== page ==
Your latest Blog from your local Inspector, Martin Cawley, who covers the Alway and Maindee area
Since my last blog, there has been some significant changes and a huge amount of work taking place in Newport East. In this blog, I will look to provide a snapshot of my team’s positive work in tackling criminal offences and engaging with the public, while also addressing concerns over unlawful encampments and so-called ‘boy racers’ using the SDR.
We have had some great success in investigating recent burglaries within the section. A recent Operation increased our proactive patrols and enabled us to collate intelligence for a more targeted approach. As a result six suspects have been arrested in relation to various dwelling and commercial burglaries in the area, with a number of those targeted being vulnerable victims. Investigations are ongoing. I hope this activity reassures residents that we take these offences very seriously, and provides some much needed support to victims.
We have also had some excellent results relating to vehicle crimes, most notably just last week. During proactive patrols, officers disturbed and apprehended a man suspected of breaking into a vehicle. As a result of their investigations, officers located items they believe were stolen and linked to other possible offences. Enquiries are ongoing.
Our regular activity aimed at disrupting and prosecuting those concerned in drug supply continues. The Neighbourhood Policing Team execute warrants on a regular basis, often linking in with the Organised Crime Unit. These warrants are the culmination of many hours of work, and aim to remove dangerous drugs and offenders from our streets.
We are also working hard to address concerns over anti-social behaviour. This is a blight on our communities, especially as the weather improves. Operation Harley is still ongoing, aimed at tackling anti-social use of off-road vehicles. Across the city, To date, there have been in excess of 20 seizures in Newport.
In hotspot areas, officers combat issues using a combination of partnership work and enforcement, utilising a combination of legislation, such as dispersal orders and community protection legislation. As a result, I have noted a reduction in reported incidents in the St Julian’s and Aberthaw Road areas – but there is still much to do.
Meanwhile, in an effort to make officers more accessible and visible, we have stepped up our community engagement activities in recent weeks.
My thanks go to Newport Live for providing activities to the young people from the Old Barn and Alway areas, where more than 50 young people now use their services on a regular basis. In order to assist with these schemes and offer young people an alternate venue, Alway Police Station has been opened for a series of ‘surgeries’, with access to games consoles and televisions. This scheme is in its infancy but has got off to a good start!
All of my officers now have access to improved technology, which means they are less reliant on police stations. This has allowed for the rollout of ‘Community Stations’ – premises identified as benefiting from an increased police presence. Officers are allocated to these sites as a base to complete paperwork. We hope this will improve the accessibility of police and reduce incidents in the vicinity of the locations.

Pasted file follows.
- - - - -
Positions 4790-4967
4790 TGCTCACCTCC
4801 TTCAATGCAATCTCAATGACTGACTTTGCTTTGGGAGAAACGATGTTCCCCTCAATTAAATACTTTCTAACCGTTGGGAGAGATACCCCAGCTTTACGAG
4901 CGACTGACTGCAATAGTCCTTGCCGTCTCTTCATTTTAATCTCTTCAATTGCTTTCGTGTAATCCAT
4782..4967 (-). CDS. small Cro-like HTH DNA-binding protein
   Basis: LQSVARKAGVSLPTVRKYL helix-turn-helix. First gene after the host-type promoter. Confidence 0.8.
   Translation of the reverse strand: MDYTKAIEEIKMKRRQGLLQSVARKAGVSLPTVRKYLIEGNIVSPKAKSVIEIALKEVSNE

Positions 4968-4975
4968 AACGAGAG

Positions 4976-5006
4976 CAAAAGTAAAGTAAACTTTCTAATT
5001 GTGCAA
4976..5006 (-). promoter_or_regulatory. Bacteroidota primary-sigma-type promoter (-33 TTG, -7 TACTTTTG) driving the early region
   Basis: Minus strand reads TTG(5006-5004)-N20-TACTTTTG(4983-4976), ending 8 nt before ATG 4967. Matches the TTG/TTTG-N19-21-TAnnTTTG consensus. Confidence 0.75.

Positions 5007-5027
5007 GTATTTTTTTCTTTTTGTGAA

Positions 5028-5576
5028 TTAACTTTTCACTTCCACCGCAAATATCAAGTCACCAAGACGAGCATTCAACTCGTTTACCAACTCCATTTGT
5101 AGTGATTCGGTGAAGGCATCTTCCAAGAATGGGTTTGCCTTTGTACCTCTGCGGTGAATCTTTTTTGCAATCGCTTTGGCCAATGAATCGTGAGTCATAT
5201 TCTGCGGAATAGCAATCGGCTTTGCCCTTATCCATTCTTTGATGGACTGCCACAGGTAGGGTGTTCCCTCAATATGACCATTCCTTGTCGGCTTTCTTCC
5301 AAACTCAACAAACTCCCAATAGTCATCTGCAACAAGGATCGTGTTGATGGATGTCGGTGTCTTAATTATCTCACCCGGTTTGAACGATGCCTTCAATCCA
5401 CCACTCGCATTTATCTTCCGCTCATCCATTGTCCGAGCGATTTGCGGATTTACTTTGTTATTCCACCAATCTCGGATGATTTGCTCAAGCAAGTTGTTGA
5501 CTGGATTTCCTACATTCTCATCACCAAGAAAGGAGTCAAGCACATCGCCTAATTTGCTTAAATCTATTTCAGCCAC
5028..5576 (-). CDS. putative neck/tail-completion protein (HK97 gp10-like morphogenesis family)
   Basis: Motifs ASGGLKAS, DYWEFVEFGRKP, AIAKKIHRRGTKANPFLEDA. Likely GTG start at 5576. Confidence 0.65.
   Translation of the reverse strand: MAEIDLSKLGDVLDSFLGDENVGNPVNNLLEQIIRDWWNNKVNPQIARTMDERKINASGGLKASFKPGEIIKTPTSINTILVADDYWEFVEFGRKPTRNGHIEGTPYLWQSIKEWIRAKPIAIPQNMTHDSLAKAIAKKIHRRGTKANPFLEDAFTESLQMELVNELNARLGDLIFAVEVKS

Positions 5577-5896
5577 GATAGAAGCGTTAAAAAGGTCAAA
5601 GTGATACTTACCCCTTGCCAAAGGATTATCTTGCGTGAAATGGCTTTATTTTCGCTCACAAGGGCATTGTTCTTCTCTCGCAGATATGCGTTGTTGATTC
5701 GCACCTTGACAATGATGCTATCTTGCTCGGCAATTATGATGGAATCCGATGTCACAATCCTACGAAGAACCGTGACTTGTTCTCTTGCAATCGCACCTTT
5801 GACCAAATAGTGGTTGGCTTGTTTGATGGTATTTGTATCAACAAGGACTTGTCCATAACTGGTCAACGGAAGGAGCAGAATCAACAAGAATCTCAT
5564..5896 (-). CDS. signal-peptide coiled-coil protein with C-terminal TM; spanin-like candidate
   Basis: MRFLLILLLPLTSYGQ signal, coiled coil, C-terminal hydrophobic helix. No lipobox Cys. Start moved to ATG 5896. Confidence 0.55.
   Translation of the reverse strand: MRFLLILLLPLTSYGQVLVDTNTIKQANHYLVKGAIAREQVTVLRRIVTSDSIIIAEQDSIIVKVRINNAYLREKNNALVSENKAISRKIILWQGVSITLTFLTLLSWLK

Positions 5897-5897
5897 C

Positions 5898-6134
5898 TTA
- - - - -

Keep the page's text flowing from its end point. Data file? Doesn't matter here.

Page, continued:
Moving on, I am aware of concerns regarding unlawful encampments, and perceived inconsistencies in approach by authorities. From a police perspective, it is important to state that trespass legislation is civil in nature – not criminal. Therefore, the onus of responsibility lies with the landowner to take steps to remove anyone residing in an unlawful encampment.
The police can intervene in certain circumstances, but are bound by our duties under the Human Rights Act. We have a responsibility to the landowner, residents of the encampment and the wider public to be impartial and maintain the peace. Our initial response must be to support all parties, with regular site visits alongside partners and needs assessments.
On occasions where we can justify the use of legislation to remove an encampment, certain criteria must be met, such as rights of the general public and safety concerns. This was evident in recent incidents in the Newport East area in Caerleon and Beechwood Park. In instances where these concerns and the community impact are not sufficiently grave, we will not intervene and any action will remain the responsibility of the landowner. I hope this provides some clarity on police involvement in incidents of this nature.
Lastly, I am aware of an increase in the reporting of incidents relating to so-called ‘boy racers’, and we are currently exploring long-term solutions with partner agencies. In the meantime, we will be endeavouring to provide a consistent police presence in the areas affected, engage with gatherings when they take place, and seek enforcement if necessary. In recent weekends, there have been a series of Operations conducted which have resulted in 169 speeding offences, three seized vehicles, and numerous driving offences identified.
We will continue to monitor this situation closely in the coming weeks and take action if needed in order to best support the community.
I would like to end this blog by encouraging anyone who would like to discuss the issues raised to contact either myself or your local Neighbourhood Policing Team. We appreciate your ongoing support.